Passionate Publishers traces the lives of the German Jewish refugee-émigré founders of the Black Star photo agency—Ernest Mayer, Kurt Safranski, and Kurt Kornfeld—whose expertise helped ignite a revolution in photojournalism.
The first half of the book lays the groundwork for understanding how Black Star’s founders could play such a key role in photojournalism. The author reconstructs their history in Germany before and during World War I and details their accomplishments in Berlin’s dynamic Weimar-era publishing industry.
The journey into exile of Safranski, Mayer, and Kornfeld, their influence on the editors of Life, the first decade of Black Star, and the most notable post-World War II experiences of the photo agency’s founders are the focus of the second half of the book.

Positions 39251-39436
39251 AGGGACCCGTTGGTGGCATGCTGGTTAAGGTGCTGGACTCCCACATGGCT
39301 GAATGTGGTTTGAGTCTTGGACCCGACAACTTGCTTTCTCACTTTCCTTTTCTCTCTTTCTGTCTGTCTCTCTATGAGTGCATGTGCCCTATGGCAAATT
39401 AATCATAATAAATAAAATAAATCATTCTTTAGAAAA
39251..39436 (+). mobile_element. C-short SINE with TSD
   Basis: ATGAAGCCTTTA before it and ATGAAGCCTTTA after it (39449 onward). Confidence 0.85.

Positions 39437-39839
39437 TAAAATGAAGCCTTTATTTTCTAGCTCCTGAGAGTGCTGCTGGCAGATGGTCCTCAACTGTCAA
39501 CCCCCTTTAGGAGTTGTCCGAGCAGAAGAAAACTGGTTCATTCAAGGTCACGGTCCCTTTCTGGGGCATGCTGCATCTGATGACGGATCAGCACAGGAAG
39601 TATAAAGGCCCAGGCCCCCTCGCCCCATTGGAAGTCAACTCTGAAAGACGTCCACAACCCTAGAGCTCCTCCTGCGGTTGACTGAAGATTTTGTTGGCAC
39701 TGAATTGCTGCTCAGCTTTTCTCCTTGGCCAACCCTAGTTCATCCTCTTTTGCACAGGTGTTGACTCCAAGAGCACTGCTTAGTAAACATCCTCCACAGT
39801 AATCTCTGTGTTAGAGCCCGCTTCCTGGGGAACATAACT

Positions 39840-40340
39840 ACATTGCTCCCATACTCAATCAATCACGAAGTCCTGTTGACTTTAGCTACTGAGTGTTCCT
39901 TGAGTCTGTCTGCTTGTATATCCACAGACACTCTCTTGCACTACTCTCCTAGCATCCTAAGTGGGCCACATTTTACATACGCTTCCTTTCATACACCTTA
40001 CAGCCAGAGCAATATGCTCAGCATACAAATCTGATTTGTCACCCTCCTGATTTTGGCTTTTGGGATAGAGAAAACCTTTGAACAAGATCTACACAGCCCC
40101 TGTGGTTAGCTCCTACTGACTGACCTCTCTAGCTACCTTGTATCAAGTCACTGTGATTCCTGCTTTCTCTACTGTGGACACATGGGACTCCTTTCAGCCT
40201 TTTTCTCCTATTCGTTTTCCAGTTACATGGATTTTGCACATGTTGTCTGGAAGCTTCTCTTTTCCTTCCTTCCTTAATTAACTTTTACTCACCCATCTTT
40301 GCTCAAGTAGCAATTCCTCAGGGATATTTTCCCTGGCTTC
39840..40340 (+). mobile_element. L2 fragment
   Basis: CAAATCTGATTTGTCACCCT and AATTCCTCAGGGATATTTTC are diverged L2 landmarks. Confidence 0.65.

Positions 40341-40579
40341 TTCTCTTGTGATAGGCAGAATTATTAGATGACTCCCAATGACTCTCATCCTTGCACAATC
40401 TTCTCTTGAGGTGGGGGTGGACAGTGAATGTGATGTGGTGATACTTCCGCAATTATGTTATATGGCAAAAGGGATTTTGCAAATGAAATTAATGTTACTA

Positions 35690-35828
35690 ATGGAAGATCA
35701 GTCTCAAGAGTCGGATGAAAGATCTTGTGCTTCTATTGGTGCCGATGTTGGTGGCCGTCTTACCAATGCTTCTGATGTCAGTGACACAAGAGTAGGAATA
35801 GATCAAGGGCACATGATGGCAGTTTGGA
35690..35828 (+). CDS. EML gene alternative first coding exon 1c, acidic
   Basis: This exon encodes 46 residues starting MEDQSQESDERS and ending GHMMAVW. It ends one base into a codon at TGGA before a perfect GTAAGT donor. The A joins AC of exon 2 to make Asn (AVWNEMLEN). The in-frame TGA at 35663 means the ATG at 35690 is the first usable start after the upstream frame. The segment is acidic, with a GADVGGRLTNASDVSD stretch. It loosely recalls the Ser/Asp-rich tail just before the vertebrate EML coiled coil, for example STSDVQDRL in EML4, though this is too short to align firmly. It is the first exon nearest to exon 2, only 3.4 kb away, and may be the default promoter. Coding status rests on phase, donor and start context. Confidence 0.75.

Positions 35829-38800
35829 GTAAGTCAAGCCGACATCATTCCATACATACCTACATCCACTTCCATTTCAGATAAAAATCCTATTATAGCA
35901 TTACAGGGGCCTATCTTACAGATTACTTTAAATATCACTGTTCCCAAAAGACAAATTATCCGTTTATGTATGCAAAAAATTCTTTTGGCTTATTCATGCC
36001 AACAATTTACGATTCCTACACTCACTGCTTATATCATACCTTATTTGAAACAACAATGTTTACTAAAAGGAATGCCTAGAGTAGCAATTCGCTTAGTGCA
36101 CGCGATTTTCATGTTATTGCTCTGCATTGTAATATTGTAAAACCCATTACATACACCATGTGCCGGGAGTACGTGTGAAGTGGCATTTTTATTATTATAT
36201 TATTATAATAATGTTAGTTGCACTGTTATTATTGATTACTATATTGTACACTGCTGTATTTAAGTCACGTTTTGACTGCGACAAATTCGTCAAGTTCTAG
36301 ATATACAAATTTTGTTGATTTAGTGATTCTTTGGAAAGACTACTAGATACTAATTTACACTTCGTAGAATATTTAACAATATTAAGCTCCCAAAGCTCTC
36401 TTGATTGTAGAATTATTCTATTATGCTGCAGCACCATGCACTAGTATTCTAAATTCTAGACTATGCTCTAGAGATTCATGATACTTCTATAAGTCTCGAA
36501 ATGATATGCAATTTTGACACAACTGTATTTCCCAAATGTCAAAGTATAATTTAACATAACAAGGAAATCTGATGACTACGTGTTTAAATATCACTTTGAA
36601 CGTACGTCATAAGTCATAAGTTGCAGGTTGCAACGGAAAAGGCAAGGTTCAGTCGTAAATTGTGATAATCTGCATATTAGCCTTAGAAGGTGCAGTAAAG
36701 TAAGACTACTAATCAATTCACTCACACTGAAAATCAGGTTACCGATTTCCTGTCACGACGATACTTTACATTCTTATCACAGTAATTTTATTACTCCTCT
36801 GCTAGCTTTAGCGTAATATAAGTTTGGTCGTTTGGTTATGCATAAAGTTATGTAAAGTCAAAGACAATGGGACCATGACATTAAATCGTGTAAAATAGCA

Family and governmental archives provide extensive new information about the three men and reveal harrowing investigations by J. Edgar Hoover’s FBI, which believed Black Star’s founders to be spies or agents of a foreign government. The author argues that the refugee-émigrés successfully contested the never substantiated allegations on account of their strong views relating to the freedom of the press and the malevolence of discrimination on the basis of race, religion, or national origin.